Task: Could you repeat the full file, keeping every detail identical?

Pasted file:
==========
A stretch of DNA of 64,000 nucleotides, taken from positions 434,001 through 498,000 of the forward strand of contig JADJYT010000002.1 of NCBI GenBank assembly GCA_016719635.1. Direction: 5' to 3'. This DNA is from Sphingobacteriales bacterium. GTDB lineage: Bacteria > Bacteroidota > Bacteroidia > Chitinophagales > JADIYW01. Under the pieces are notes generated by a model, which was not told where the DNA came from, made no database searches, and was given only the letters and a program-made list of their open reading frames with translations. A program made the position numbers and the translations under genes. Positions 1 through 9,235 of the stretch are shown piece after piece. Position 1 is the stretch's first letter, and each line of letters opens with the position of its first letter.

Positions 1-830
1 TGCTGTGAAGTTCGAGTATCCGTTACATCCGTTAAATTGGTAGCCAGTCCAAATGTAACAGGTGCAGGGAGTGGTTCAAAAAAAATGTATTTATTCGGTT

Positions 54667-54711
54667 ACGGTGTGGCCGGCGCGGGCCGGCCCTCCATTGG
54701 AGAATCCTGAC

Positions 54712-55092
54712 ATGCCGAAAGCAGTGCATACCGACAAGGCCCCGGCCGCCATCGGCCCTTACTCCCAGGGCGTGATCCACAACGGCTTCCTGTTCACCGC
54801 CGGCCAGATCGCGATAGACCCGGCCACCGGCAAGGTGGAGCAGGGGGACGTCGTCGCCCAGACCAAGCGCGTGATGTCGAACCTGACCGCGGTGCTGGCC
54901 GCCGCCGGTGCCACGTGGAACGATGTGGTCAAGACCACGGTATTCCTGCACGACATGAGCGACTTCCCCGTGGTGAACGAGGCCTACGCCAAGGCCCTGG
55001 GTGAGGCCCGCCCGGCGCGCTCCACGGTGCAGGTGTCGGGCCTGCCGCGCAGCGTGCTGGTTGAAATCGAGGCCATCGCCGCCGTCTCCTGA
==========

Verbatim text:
A stretch of DNA of 64,000 nucleotides, taken from positions 434,001 through 498,000 of the forward strand of contig JADJYT010000002.1 of NCBI GenBank assembly GCA_016719635.1. Direction: 5' to 3'. This DNA is from Sphingobacteriales bacterium. GTDB lineage: Bacteria > Bacteroidota > Bacteroidia > Chitinophagales > JADIYW01. Under the pieces are notes generated by a model, which was not told where the DNA came from, made no database searches, and was given only the letters and a program-made list of their open reading frames with translations. A program made the position numbers and the translations under genes. Positions 1 through 9,235 of the stretch are shown piece after piece. Position 1 is the stretch's first letter, and each line of letters opens with the position of its first letter.

Positions 1-830
1 TGCTGTGAAGTTCGAGTATCCGTTACATCCGTTAAATTGGTAGCCAGTCCAAATGTAACAGGTGCAGGGAGTGGTTCAAAAAAAATGTATTTATTCGGTT

Positions 54667-54711
54667 ACGGTGTGGCCGGCGCGGGCCGGCCCTCCATTGG
54701 AGAATCCTGAC

Positions 54712-55092
54712 ATGCCGAAAGCAGTGCATACCGACAAGGCCCCGGCCGCCATCGGCCCTTACTCCCAGGGCGTGATCCACAACGGCTTCCTGTTCACCGC
54801 CGGCCAGATCGCGATAGACCCGGCCACCGGCAAGGTGGAGCAGGGGGACGTCGTCGCCCAGACCAAGCGCGTGATGTCGAACCTGACCGCGGTGCTGGCC
54901 GCCGCCGGTGCCACGTGGAACGATGTGGTCAAGACCACGGTATTCCTGCACGACATGAGCGACTTCCCCGTGGTGAACGAGGCCTACGCCAAGGCCCTGG
55001 GTGAGGCCCGCCCGGCGCGCTCCACGGTGCAGGTGTCGGGCCTGCCGCGCAGCGTGCTGGTTGAAATCGAGGCCATCGCCGCCGTCTCCTGA